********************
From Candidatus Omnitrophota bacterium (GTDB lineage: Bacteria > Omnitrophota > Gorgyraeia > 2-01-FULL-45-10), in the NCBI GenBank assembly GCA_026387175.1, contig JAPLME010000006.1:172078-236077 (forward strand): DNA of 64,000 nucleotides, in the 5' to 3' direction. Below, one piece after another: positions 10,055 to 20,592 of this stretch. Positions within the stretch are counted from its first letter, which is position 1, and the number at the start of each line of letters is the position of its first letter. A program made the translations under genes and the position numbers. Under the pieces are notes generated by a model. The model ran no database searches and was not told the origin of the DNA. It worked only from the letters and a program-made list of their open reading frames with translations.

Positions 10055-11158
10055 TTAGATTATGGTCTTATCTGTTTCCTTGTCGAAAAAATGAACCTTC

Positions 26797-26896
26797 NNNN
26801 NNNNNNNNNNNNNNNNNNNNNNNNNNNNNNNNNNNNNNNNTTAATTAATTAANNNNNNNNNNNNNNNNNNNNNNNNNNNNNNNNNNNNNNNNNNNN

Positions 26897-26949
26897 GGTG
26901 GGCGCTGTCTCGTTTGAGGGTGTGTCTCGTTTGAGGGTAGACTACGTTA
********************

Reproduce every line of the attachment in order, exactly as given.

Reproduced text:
From Candidatus Omnitrophota bacterium (GTDB lineage: Bacteria > Omnitrophota > Gorgyraeia > 2-01-FULL-45-10), in the NCBI GenBank assembly GCA_026387175.1, contig JAPLME010000006.1:172078-236077 (forward strand): DNA of 64,000 nucleotides, in the 5' to 3' direction. Below, one piece after another: positions 10,055 to 20,592 of this stretch. Positions within the stretch are counted from its first letter, which is position 1, and the number at the start of each line of letters is the position of its first letter. A program made the translations under genes and the position numbers. Under the pieces are notes generated by a model. The model ran no database searches and was not told the origin of the DNA. It worked only from the letters and a program-made list of their open reading frames with translations.

Positions 10055-11158
10055 TTAGATTATGGTCTTATCTGTTTCCTTGTCGAAAAAATGAACCTTC

Positions 26797-26896
26797 NNNN
26801 NNNNNNNNNNNNNNNNNNNNNNNNNNNNNNNNNNNNNNNNTTAATTAATTAANNNNNNNNNNNNNNNNNNNNNNNNNNNNNNNNNNNNNNNNNNNN

Positions 26897-26949
26897 GGTG
26901 GGCGCTGTCTCGTTTGAGGGTGTGTCTCGTTTGAGGGTAGACTACGTTA